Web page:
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My first sunset - Priest River, Idaho

My first sunset - Priest River, Idaho

Reading the signs as I passed through Sand Point, Idaho, around 5 p.m. I learned that I still had a ways to go until Priest River. As I kept passing other camp sites along the winding lakeside road my mind was in knots…just pull off and settle for one of these sites or push through to my pre-decided destination which could very well be full for the night? Risky business, this push/pull of fear and faith. Things worked out – amazing well, in fact. A case of “chance follows design”? Not only did I get a camp site as soon as I pulled up, but I was able to set up camp, see the sunset over the river and make some friends with a neighboring family from Spokane in the first hour. After a great birthday dinner of salmon and sauteed veggies, salad, beer and Toberlone for dessert (a real b-day splurge!) I sat by the fire thinking about faith and fear. How easy it is to be scared and worry…and how testing it is to have faith that things will not only work out, but for the best. Turning off my headlamp after dinner it was amazing to see the difference that light makes. It is easy to be confident when you can see everything in front of you. Whereas in the darkness, with only the flickering light of the Alder burning fire, fear easily wraps around you.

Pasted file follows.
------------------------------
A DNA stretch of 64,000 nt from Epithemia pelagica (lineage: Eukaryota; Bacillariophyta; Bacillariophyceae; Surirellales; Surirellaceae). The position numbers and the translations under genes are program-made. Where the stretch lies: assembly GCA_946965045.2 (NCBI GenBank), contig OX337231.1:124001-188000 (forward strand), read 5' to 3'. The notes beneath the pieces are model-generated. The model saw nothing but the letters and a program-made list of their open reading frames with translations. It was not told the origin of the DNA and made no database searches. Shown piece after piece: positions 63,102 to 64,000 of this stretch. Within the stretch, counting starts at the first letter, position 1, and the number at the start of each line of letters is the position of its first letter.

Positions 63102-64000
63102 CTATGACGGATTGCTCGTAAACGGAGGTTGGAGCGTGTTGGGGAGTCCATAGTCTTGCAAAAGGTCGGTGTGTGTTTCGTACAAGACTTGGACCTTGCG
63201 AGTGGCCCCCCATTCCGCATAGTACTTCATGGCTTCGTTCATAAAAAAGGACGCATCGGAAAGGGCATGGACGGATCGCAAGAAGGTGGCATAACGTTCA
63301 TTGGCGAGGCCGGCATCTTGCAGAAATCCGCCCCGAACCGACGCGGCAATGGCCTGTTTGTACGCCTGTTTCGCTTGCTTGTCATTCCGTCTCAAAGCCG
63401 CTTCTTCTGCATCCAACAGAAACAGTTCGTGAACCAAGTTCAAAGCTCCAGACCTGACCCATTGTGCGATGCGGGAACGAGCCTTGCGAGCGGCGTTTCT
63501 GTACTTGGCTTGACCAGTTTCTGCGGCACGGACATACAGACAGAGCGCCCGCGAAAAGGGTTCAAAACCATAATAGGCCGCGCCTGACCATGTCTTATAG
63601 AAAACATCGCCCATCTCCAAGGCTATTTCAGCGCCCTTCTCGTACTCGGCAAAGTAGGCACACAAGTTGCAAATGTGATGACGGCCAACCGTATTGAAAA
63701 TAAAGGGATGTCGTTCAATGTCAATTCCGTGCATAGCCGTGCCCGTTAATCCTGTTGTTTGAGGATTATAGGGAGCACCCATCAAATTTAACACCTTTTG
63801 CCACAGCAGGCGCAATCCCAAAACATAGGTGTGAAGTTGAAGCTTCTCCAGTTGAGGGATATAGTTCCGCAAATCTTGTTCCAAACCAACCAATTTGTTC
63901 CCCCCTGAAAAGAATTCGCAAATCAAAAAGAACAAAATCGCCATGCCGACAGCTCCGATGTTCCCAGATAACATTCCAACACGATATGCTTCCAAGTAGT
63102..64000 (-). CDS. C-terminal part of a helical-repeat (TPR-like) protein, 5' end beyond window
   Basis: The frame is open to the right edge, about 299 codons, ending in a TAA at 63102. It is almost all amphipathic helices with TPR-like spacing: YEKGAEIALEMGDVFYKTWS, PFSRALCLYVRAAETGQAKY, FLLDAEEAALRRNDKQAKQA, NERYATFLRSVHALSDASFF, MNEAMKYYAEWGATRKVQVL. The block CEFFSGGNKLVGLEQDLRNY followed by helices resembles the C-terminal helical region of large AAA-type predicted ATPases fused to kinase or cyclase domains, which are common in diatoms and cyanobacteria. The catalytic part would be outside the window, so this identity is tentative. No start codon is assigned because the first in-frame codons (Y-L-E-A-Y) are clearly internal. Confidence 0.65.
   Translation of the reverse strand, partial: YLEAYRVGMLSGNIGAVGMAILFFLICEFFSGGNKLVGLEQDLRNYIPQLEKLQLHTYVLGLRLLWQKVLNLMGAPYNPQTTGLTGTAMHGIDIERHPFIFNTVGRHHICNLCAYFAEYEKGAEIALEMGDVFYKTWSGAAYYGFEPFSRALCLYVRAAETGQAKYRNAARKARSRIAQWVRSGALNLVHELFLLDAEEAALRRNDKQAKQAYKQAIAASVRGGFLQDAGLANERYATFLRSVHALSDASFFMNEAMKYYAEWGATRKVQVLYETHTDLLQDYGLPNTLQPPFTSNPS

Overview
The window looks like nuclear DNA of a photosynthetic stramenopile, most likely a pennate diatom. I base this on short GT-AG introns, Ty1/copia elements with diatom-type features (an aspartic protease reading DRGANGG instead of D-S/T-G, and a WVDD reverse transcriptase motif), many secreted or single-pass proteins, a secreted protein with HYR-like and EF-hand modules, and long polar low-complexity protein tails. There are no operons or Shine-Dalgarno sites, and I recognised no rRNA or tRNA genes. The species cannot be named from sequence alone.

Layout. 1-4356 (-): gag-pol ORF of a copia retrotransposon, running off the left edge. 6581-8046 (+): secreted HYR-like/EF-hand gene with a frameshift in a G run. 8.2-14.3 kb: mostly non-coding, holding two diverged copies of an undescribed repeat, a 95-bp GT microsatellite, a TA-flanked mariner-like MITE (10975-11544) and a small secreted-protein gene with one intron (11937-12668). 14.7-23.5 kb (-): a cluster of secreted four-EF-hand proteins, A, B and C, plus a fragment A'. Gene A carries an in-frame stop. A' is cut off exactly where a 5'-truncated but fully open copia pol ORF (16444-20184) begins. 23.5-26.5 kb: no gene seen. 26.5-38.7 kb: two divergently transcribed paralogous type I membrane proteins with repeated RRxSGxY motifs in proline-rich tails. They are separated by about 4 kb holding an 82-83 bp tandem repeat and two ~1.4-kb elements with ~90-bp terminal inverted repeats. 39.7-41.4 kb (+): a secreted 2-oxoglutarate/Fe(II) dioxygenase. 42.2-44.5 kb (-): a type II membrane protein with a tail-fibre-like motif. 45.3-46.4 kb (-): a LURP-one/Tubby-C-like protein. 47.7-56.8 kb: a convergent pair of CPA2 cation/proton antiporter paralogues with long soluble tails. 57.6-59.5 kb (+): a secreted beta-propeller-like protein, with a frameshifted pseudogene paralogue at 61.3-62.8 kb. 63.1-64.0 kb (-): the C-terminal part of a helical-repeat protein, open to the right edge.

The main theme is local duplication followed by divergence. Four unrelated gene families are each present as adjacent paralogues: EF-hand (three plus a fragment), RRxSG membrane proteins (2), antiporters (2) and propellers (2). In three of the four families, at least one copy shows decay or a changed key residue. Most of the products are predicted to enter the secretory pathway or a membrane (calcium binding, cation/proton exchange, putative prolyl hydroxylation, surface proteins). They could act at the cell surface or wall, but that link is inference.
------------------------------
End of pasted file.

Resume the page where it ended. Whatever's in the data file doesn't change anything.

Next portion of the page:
As I sat by my dying fire, I was spontanesouly serenaded with the “Happy Birthday” song by my neighbors who then invited me over to spend the evening roasting marshmellows and makings Jiffy Pop over the fire. For all the safety concerns from family, friends and myself (a tiny bit) I couldn’t have felt more safe that I was not only staying next to friendly folks with a big dog, but the camp site gate locked down from 10 pm to 7 am. Rising early, I made eggs and then started to pack up camp. The Army Corps of Engineers do an incredible job of upkeep here – not only was there firewood, but a kitchen prep area and HOT showers, which I couldn’t resist. Best quarter I ever spent!

Swinging Bridge over Kootenai River, Idaho

Why do we get more fearful as we age? Is fear an offspring of knowledge? Not book knowledge, but knowledge of what getting life is worth and attachment to that life? On the road to Glacier, I made a pit stop along Highway 2 and ended up at the historic Kootenai River. Not planning to hike, I found my trusty Teva flip flops leaving the john and heading down the trail to the breathtaking Kootenai Falls. As I hiked over to the other sight – a Swinging Bridge across the river – a little voice kept fearfully nagging about all my gear in my car as sitting prey in the parking lot. Is this our protective instinct or just paranoia? I was surprised to be overwhelmed by fear going down the grating of the stairs crossing the railroad and then crossing the suspension bridge. Two 10-year-olds gleefully bounced across the bridge, which made me quiver as I looked down through the narrow wood slats into the rushing river beneath. I’ve never thought of my self as having a fear of heights, or really a fear of anything except scorpions, great white sharks and treading water in the bottomless ocean. Is this a fear of heights? or of falling? or of death? If I truly have faith, then isn’t any fear futile?

Swinging Bridge over Kootenai River, Idaho

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26 was a defining and adventurous year for Julie Williams, a Portland, Ore.-based communications consultant.

This blog chronicles Julie's crossing of the quarter-life threshold and coming of age on her solo road trip across seven Western states from Aug.-Sept. 2008.